ExxonMobil Corp. and Chevron Corp. shareholders on Wednesday defeated resolutions to develop quantitative goals to reduce greenhouse gas emissions and to install environmental experts on their boards.

Most ExxonMobil shareholders joined CEO Rex Tillerson’s lead in rejecting a strategy to develop emissions reductions goals, which received support from less than 10% of shareholders. They also turned back a resolution to install a climate change expert on ExxonMobil’s board by close to 80%. They also voted not to require annual reports concerning the environmental impacts from unconventional drilling.

Only 9% of Chevron’s shareholders voted for targets to reduce GHG emissions, and like ExxonMobil, only 20% wanted an independent director with environmental expertise.

Impassioned arguments were made at ExxonMobil’s meeting by two religious leaders who represented thousands of shares. Michael Crosby, a Capuchin Franciscan who works with the Interfaith Center on Corporate Responsibility, urged ExxonMobil to be more forward thinking about climate change. His comments were echoed by Pat Daly of the Sisters of St. Dominic in New Jersey, who is executive director of the Tri-State Coalition for Responsible Investment.

Crosby said it was notable that “even Saudi Arabia last week indicated they see solar as the future for their country…The weaning has to begin…yesterday…We hear what you are saying about future energy needs and demands. It’s true, we are a fossil-fuel driven society, but we can’t remain so. The company has to be making plans for the future…”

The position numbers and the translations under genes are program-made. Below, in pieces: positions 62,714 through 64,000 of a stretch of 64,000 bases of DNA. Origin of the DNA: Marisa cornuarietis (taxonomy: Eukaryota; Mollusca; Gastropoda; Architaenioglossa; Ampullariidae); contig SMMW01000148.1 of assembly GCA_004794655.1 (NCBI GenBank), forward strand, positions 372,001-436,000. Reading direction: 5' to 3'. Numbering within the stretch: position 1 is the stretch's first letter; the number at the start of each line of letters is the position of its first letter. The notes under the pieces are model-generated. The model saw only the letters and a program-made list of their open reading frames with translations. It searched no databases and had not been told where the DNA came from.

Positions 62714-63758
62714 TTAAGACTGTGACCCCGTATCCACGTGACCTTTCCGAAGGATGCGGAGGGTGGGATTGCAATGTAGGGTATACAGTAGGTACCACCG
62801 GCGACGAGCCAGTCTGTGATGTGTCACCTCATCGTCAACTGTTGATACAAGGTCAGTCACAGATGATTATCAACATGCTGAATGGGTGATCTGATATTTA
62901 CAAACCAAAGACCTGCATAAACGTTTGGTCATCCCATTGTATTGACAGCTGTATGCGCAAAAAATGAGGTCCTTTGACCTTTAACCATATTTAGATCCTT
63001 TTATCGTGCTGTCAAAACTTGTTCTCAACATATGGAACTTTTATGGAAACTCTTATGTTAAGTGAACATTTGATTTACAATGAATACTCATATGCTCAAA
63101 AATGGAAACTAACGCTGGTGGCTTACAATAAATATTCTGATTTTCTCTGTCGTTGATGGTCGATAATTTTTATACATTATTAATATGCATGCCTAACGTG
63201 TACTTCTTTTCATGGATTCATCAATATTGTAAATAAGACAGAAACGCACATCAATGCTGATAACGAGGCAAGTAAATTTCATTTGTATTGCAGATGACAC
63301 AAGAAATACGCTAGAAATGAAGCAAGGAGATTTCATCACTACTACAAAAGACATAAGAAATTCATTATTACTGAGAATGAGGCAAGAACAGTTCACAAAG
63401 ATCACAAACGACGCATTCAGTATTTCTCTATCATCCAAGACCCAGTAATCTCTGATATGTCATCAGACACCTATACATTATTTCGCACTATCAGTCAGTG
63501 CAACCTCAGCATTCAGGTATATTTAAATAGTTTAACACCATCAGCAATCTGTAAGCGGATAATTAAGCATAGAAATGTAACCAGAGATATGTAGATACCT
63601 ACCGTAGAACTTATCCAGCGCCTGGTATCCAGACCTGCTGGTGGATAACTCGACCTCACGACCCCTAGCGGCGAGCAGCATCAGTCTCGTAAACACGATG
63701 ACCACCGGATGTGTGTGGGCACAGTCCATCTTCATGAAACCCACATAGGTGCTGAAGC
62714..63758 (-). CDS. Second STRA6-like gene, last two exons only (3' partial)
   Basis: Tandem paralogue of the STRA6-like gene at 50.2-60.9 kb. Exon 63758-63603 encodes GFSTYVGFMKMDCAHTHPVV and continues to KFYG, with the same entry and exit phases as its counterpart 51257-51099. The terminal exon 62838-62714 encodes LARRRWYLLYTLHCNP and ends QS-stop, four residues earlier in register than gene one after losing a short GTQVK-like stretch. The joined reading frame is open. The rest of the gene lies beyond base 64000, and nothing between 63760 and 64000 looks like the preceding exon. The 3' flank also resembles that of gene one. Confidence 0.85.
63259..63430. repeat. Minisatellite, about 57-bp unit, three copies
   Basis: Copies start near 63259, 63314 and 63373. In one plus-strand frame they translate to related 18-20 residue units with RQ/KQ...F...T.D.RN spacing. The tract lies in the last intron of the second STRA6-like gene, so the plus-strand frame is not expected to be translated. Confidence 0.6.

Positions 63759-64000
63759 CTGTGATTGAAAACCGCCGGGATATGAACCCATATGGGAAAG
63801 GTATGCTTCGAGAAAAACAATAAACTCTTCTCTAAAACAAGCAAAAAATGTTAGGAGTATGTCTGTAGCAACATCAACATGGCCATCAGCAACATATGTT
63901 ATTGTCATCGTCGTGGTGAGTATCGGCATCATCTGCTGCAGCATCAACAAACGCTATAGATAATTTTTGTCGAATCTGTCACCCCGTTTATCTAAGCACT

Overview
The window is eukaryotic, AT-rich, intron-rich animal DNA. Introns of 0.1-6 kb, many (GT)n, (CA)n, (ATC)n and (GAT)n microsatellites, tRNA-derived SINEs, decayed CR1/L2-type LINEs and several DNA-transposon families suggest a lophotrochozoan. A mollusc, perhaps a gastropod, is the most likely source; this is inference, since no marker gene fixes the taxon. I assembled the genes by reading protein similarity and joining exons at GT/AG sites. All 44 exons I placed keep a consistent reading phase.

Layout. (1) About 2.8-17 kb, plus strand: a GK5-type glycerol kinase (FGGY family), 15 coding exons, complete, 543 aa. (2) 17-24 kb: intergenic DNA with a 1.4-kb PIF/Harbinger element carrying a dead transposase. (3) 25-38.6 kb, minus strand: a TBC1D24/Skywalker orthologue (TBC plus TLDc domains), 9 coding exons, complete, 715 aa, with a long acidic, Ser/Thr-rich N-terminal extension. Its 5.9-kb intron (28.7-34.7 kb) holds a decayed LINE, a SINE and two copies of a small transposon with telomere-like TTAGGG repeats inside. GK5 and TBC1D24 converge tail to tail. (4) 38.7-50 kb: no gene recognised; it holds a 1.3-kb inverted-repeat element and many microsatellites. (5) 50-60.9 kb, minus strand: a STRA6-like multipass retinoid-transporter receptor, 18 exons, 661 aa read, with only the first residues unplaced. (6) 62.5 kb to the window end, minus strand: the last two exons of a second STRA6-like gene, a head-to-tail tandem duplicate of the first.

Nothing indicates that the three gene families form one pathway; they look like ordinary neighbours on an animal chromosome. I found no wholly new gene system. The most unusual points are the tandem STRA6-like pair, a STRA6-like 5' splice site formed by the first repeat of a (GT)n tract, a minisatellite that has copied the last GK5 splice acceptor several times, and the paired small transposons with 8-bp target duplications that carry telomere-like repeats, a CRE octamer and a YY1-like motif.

Daly represented more than $1 trillion in asset investments in support of the climate change resolution. “Since last year the world has shifted,” she said. “Investors have shifted. Some have divested of oil and gas stock and more are demanding transparency and action…Something is shifting here that we’re not up to date on…”

Tillerson, who in past annual meetings has sparred with shareholders, questioned how competent current climate change models are concerning the future impacts of not reducing emissions. The United Nations’ most current report concerning global emissions has “an extraordinarily broad range of outcomes.” The models “aren’t that good. Having said that, we strongly support continued scientific investigation and models, and they will get better. We know so much more today than we did 10 years ago.” ExxonMobil is a science and engineering company at its core, he said.

“Mankind has an enormous capacity to deal with adversity and those solutions will present themselves as the realities become clear, either through proved modeling…or as they are evidenced to us,” he told the audience. “I know that is a very unsatisfying answer to a lot of people. But it’s an answer that a scientist or engineer would give you.”

It’s going to be an “extraordinary challenge” to meet the world’s energy demands over the next several decades, “an important piece of which will be oil and natural gas, whether people like it or not. As to investment in renewables, quite frankly, Father Crosby, we choose not to lose money on purpose.” Tillerson’s response drew loud applause.

The CEO said it was not true that alternatives such as solar power were making any money. The “only way” alternative energies “survive is on the back of enormous government mandates and subsidies, which are not sustainable. We choose not to invest in businesses that require government mandates and subsidies for them to exist…”

ExxonMobil actually receives government subsidies for fossil fuels, Crosby argued. However, Tillerson shot him down. “We do not receive any subsidies,” he said. “We operate under the tax code, which applies broadly to businesses everywhere.”

Only 25% of ExxonMobil’s shareholders voted in favor of a recurring resolution that would have required a report every year detailing the risks involved in  worldwide unconventional drilling operations. Chevron shareholders defeated a similar resolution, with only 27% voting in favor of reporting more detailed information about the unconventional drilling operations.